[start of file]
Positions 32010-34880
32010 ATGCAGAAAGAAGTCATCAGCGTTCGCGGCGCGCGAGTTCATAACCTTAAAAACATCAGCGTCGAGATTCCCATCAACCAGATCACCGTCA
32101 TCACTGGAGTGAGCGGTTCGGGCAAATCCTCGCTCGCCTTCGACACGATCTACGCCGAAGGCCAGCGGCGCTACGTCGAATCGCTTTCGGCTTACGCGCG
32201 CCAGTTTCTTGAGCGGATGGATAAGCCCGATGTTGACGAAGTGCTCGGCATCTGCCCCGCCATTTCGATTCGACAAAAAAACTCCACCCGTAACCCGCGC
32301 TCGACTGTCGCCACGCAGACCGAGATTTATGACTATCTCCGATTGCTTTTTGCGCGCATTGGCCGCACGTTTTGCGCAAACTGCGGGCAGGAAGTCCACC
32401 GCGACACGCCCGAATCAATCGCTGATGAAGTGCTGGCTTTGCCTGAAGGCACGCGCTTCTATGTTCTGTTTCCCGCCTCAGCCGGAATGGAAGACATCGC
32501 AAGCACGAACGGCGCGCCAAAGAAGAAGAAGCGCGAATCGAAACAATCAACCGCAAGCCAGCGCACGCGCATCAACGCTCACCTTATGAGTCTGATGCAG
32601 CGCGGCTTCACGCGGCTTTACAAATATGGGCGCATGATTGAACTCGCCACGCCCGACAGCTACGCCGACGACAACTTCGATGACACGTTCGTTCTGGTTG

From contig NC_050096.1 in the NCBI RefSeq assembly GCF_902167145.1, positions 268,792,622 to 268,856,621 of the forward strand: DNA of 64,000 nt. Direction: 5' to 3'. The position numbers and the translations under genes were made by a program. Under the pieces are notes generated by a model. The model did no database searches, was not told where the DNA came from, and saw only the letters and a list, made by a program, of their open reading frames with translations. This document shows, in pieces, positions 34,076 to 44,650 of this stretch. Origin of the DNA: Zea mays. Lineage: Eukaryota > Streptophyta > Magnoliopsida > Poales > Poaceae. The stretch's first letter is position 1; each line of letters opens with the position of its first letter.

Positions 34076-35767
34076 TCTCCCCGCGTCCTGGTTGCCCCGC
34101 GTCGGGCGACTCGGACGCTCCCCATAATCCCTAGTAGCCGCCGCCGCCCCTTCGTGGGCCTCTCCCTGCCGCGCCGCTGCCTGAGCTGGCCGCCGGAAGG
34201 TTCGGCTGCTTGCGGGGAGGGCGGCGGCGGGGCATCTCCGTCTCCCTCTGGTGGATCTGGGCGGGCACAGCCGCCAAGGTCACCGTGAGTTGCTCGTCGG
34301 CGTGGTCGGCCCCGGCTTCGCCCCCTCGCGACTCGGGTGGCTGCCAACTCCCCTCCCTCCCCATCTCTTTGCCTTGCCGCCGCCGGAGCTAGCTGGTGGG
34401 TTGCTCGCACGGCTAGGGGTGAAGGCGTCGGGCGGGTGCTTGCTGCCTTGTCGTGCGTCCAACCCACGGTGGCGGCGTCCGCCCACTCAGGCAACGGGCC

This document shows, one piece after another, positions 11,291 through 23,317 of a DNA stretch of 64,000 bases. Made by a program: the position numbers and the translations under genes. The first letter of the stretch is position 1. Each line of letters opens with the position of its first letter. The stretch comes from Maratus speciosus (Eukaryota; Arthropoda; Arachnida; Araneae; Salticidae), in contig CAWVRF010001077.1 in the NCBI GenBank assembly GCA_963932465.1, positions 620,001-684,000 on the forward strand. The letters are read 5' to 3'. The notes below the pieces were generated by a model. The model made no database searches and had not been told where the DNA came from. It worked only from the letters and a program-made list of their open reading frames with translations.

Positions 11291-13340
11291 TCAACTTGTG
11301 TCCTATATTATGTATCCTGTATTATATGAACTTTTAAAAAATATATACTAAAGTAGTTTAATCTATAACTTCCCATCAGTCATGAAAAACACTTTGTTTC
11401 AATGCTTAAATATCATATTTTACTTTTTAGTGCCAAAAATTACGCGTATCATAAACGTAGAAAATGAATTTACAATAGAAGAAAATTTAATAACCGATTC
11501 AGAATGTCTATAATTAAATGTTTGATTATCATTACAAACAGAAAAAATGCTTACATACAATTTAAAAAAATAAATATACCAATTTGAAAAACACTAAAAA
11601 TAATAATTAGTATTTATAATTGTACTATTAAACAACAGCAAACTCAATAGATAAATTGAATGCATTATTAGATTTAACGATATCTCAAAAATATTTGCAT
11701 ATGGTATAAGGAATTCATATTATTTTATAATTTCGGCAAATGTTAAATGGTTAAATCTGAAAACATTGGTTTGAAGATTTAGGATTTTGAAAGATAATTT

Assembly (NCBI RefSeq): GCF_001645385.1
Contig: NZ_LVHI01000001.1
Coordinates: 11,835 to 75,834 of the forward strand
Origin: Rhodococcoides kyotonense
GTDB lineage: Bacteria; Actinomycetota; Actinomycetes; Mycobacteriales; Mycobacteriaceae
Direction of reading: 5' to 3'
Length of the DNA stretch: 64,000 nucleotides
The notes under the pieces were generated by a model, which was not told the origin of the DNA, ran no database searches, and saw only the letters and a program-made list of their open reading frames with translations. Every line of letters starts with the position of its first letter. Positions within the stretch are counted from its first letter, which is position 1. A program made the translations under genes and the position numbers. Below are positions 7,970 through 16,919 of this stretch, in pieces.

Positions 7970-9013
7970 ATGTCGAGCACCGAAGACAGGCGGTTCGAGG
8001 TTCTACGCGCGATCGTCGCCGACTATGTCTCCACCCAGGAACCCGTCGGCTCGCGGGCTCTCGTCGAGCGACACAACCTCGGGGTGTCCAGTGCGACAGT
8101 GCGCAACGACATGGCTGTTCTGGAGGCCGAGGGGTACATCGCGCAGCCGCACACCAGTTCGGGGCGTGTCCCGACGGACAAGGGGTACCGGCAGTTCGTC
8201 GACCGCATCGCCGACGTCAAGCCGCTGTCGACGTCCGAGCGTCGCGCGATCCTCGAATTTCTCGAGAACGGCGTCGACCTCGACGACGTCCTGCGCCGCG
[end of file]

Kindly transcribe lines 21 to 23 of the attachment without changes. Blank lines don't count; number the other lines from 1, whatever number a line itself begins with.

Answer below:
11501 AGAATGTCTATAATTAAATGTTTGATTATCATTACAAACAGAAAAAATGCTTACATACAATTTAAAAAAATAAATATACCAATTTGAAAAACACTAAAAA
11601 TAATAATTAGTATTTATAATTGTACTATTAAACAACAGCAAACTCAATAGATAAATTGAATGCATTATTAGATTTAACGATATCTCAAAAATATTTGCAT
11701 ATGGTATAAGGAATTCATATTATTTTATAATTTCGGCAAATGTTAAATGGTTAAATCTGAAAACATTGGTTTGAAGATTTAGGATTTTGAAAGATAATTT